6.10pm: The Minieri show
Stephane Bazin opened for 35,000. Next to act was Dario Minieri, who re-raised to 124,000 total. With the action back on Bazin it was some time before he came out of the tank.
“I think you bluff,” said Bazin.
“Why?” replied Minieri in mock horror. “We’re friends, we speak. What do you think I am, a monster?” Both players had a smile on their face. Minieri continued. “We’re brothers, we’re neighbours – Italy and France are neighbours,” he explained, to a table made up of Italians and Frenchmen. “A monster to bluff a friend of mine.”
There was some confusion at this point as to whether Dario had meant he himself would have to be a monster or the hand he was holding. He meant the hand.
“A monster is something like five-six for you,” replied Bazin.
“My god,” replied Minieri laughing. “I’m not crazy. But I’ll not give you any more talk…”
Minieri zipped it up. No more talking.
“Will you show if I fold,” asked Bazin, ignoring Minieri’s vow of silence.
“I got into a lot of trouble when you asked me that last time,” said Minieri recalling an earlier hand. But Minieri was not going to show. “If you show me both cards, I’ll show you one,” he said. Bazin showed the Q♥ but Minieri wanted more. Bazin refused and both players mucked.
“I had a hand,” said Minieri. “I had a hand.”
6.05pm: Jelassi slammed by Debeil
Here’s a sickener for Ramzi Jelassi and the Swede is now on the ropes.
It was folded to Jelassi in the small blind and he raised to 27,000. Christian Debeil announced that he was all in from the big blind and Jelassi almost asked for a count before he simply called without knowing precisely. He probably figured his A♠Q♦ was ahead of Debeil’s range, and he’d have been right: Debeil tabled A♣J♣.
But the squeamish should look away now. The flop was 6♦K♠Q♥, the turn was 8♦ and the river was, ouch, 10♣ filling Debeil’s straight.
Jelassi now needed to know a count and this was a protracted affair, with Jelassi asking for a count on more than three occasions before being told that he owed 330,000. He duly counted it out and was left with a paltry 95,000. Debeil has 660,000.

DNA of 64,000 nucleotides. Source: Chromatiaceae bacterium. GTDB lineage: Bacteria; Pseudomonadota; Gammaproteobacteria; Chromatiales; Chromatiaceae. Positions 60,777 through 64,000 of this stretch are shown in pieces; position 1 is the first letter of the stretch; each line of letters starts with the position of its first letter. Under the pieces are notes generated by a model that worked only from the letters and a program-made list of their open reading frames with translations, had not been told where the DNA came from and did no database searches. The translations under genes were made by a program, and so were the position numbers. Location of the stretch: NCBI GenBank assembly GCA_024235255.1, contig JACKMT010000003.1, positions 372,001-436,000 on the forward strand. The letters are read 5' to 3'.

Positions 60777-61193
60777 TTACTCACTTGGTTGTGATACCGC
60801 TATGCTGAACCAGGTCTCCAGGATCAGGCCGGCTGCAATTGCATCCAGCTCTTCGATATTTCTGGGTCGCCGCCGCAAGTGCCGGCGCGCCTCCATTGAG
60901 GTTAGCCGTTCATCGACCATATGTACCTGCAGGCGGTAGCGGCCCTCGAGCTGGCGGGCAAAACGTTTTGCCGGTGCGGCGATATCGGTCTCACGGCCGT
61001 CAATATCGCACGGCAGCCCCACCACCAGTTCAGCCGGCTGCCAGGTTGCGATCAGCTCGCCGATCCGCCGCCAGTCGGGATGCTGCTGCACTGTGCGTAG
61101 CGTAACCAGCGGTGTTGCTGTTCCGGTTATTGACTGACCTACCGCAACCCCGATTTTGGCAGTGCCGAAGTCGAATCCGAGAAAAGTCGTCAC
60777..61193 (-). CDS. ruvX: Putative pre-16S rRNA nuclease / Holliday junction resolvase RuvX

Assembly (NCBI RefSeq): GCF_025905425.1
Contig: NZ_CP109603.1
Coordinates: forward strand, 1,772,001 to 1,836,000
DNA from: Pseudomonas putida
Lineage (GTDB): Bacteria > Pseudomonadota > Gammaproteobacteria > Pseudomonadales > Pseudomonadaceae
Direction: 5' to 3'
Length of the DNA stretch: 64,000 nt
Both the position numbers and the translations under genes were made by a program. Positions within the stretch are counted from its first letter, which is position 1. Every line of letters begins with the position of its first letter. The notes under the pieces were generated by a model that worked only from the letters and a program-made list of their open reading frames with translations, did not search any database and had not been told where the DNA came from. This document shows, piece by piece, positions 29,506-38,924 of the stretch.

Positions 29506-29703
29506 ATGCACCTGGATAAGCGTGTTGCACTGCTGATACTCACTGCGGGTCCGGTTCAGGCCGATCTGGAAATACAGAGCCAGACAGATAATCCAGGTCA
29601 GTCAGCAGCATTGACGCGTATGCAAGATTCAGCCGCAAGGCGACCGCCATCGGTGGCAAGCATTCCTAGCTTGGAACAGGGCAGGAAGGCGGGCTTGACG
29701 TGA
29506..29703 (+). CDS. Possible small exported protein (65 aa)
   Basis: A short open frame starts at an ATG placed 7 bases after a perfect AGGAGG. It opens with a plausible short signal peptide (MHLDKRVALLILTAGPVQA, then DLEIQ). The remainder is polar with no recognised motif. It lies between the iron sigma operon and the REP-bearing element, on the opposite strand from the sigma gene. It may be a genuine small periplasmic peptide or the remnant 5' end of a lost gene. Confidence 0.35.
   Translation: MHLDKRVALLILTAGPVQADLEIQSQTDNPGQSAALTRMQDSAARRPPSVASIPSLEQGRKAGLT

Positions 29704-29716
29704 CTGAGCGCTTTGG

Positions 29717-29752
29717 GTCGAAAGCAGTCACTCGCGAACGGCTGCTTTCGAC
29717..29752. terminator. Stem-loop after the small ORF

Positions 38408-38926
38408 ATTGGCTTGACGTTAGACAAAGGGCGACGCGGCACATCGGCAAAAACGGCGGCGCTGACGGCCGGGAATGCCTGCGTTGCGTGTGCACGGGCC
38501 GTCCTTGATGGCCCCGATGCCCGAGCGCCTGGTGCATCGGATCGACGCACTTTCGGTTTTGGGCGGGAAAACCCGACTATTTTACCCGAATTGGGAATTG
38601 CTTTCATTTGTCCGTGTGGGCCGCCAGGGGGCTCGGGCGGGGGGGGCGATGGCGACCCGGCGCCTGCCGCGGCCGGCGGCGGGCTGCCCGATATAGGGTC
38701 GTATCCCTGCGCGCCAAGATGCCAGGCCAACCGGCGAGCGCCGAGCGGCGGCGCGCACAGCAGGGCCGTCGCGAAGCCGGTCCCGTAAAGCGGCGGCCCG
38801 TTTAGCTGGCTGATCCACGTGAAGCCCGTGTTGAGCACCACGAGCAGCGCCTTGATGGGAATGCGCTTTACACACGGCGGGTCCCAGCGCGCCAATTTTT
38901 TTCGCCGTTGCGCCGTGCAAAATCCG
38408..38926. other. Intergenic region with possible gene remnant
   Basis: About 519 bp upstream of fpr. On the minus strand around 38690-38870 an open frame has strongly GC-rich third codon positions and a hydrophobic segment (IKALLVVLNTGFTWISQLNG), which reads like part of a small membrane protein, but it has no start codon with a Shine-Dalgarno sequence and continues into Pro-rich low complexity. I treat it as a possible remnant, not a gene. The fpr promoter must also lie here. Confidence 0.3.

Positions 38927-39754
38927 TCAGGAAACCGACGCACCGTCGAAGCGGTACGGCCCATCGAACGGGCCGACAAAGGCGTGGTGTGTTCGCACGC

6pm: More ElkY
It takes something big to stop ElkY when he’s in full chip-building mode, and Andras Stumpf is not it. On a 3♠9♥5♠ flop, ElkY bet 27,000 and Stumpf called. On the K♥ turn ElkY made it 66,000, and that was enough to take the pot.
5.55pm: How much?
This is what Dario Minieri and Peter Eastgate are asking each other the whole time, a result of a last longer bet between the two Team PokerStars Pros. Eastgate is ahead at the moment, 700,000 to Minieri’s 460,000, but as the Italian just said: “I might go and double up now.”
5.50pm: Kabrhel fee to focus on side events
Martin Kabrhel is out. He raised to 24,000 under-the-gun and Benjamin Juhasz re-raised to 52,000 two seats to his left. Kabrhel called. The flop brought 9♣J♦6♣ and Kabrhel’s check brought a bet of 50,000 from Juhasz. Kabrhel wasted little time in moving his whole stack forward, underscoring his intentions with the verbal declaration: “All in.” It was about 60,000 more and Juhasz called.
The cards were exposed and both were probably quite happy with what they saw. Kabrhel had 10♣8♣ for all kinds of draws, as well as two overcards to Juhasz’s 4♥4♦. But the turn K♦ and the river A♥ were bricks and Kabrhel made his way to the door.
Kabrhel is well known on the EPT for two things: firstly he is Jan Skampa’s friend and was in attendance as his fellow Czech made the final table in Vilamoura and then won in Prague. But Kabrhel didn’t just sit and root from the rail, he was busy taking down a side event in Vilamoura for €58,064 and then another one in Prague for €100,000. With Skampa currently in the €20,000 High Roller event, and Kabrhel “King of Side Events” now at a loose end, he might well buy himself straight in.